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Princess of the Southern Sea

Updated on July 18, 2017

The South China Sea has witnessed its fair share of deaths and local residents and fishermen often have to brave strong winds and high waves to bring in their share of the spoils. The sand here is softer and finer than that on the west coast of the peninsula and it is highlighted by a succulent light golden hue that prevails throughout the year.

There are many small and scattered islands located on the South China Sea and piracy is not infrequent. Only in recent times has the situation calmed down somewhat.

According to popular myth, the sea comes under the dominion of a Princess called the Princess of the South Sea and every year, without fail, she claims at least seven lives. It’s an obscure myth but local residents are observant and careful not offend the Princess when ferrying on her waters.

The myth may have originated from the Island of Lombok and the Princess is believed to be the spiritual consort of the rulers of Mataram. Interestingly enough the word Mataram is an extension of the Sanskrit word mantra. Loosely translated it means spells.

As legend would have it the Princess of the Southern Sea was initially a beautiful maiden called Dewi Kadita who was born in Pajajaran which was part of the Sunda Kingdom (a Hindu kingdom based in Western Java). Her unparalleled beauty invoked the jealousy of her rivals, who cast an evil spell on her which resulted in her skin being covered with malignant tumors. As a result of the treacherous plot, the Princess turned hideously ugly and unable to live with herself; she fled to the Southern Sea and upon reaching its shores, threw herself into its swirling waters.

The occupants of the sea rescued her and rid her body of the festering growth and turned her into a maiden who was human from head to waist and fish below (a mermaid) and crowned her the Princess of the Southern Sea.

Many years later a young Prince aspired to establish the Kingdom of Mataram and overthrow the Pajang overlord that ruled Mataram. He went to the shores of the Southern Sea and there he performed all manner of austerities. His meditation caused the sea to churn and it troubled the princess who resided within its deep waters.

She rose to the surface to determine the cause of the disturbance. There she spotted the handsome Prince and she fell instantly in love with him. The Prince stopped his mediation and agreed to take her hand in marriage. With her assistance he was eventually crowned as the rightful king of Mataram.

There is another version of the myth, which suggests that the princess was an unknown Queen who was suddenly stricken with leprosy. She left her kingdom to avoid being seen by others and restricted herself to the shores of the South Sea.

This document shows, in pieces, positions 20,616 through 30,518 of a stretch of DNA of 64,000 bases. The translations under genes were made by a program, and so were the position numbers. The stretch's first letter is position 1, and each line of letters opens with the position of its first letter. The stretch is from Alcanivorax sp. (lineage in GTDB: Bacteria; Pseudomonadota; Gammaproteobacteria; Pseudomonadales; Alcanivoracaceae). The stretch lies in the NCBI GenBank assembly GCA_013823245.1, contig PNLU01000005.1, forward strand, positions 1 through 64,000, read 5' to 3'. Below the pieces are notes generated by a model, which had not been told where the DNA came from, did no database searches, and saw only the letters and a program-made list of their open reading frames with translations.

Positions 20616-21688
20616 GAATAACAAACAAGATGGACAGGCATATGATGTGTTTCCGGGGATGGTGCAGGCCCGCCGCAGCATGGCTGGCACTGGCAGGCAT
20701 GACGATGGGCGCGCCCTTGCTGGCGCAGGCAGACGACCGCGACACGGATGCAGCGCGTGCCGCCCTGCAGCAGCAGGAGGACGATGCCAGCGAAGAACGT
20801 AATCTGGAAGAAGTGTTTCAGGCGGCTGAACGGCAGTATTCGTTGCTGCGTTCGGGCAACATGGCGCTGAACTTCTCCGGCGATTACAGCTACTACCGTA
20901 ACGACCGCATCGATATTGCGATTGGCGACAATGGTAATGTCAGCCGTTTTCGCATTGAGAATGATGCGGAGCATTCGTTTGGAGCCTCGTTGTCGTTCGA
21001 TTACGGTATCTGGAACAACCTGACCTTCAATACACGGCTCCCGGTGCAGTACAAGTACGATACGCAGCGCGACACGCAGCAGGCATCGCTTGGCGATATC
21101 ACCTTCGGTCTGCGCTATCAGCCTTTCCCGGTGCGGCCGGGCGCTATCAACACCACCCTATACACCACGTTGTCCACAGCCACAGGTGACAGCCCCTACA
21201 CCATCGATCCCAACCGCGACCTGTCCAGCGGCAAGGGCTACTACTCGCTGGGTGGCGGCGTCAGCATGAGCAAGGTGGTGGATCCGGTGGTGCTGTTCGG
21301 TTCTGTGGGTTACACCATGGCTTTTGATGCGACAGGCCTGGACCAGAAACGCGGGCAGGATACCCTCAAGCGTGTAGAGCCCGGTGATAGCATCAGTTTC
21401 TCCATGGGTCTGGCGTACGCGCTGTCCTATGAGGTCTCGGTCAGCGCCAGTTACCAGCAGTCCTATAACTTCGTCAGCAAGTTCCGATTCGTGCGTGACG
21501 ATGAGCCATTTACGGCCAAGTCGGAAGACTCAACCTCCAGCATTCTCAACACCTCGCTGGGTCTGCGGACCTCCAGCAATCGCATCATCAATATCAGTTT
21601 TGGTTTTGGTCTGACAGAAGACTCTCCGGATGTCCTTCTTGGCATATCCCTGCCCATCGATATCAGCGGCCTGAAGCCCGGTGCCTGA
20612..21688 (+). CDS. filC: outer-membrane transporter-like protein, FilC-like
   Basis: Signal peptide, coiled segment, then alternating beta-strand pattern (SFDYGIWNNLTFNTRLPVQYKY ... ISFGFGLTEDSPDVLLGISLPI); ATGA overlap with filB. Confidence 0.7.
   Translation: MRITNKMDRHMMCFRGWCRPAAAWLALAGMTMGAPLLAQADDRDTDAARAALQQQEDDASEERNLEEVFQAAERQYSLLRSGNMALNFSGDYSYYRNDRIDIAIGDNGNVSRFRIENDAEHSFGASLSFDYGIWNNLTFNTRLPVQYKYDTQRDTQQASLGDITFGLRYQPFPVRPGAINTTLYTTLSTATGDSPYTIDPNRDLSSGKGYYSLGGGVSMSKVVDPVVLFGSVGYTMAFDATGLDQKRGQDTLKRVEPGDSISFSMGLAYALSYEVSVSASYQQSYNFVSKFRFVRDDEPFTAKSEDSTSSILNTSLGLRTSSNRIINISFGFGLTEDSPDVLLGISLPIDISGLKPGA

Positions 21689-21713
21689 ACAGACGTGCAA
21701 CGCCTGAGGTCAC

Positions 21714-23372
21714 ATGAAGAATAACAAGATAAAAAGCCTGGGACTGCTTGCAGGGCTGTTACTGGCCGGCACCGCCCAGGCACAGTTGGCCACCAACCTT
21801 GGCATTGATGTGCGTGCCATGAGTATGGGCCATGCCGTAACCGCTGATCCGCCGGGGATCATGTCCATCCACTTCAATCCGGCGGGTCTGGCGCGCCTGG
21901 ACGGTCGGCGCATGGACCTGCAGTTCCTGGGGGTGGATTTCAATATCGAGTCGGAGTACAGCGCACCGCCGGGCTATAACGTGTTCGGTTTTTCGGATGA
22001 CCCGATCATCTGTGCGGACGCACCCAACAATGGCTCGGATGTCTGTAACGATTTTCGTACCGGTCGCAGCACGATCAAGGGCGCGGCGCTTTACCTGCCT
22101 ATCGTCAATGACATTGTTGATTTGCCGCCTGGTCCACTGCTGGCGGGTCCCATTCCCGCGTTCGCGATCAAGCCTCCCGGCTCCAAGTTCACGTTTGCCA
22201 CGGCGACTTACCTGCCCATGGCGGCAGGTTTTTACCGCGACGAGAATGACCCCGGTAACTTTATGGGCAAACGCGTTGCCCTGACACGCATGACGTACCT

She became an ascetic and often prayed on the seashore. One day while she was in the midst of prayer she was grabbed by a huge wave that pulled her to the depths of the sea and there she came in contact with sea spirits who cured her of her ailment and granted her the throne of the South Sea.

The third version of the myth has the princess as the daughter of a widowed local king who remarried. When his new wife fell pregnant, he was forced to choose between his daughter and his new wife.

Wanting to be spared the burden of choosing, the devious king employed the services of black magicians to use their skills and have the skin of his daughter covered with malignant tumors.

The black magicians complied with the king’s wishes and thus lifted the burden of choosing from his shoulders. The child became so grossly disfigured that the king was forced to banish her.

He had his guards abandon her in a jungle close to the sea. The young princess wandered around for hours before she was compelled by a mysterious voice to go to the shores of the South Sea and when she reached its shores, the voice prompted her to throw herself into its waters. The spirits of the sea took kindly to her and cured her of her ailments and had her installed as the Princess of the Southern Sea.

The final version of the myth has the Princess as a Majapahit Queen, who was gifted with physic abilities. In time the Queen immersed herself in the waters of the South Sea to become its ruler.

© 2016 Kathiresan Ramachanderam and Dyarne Jessica Ward

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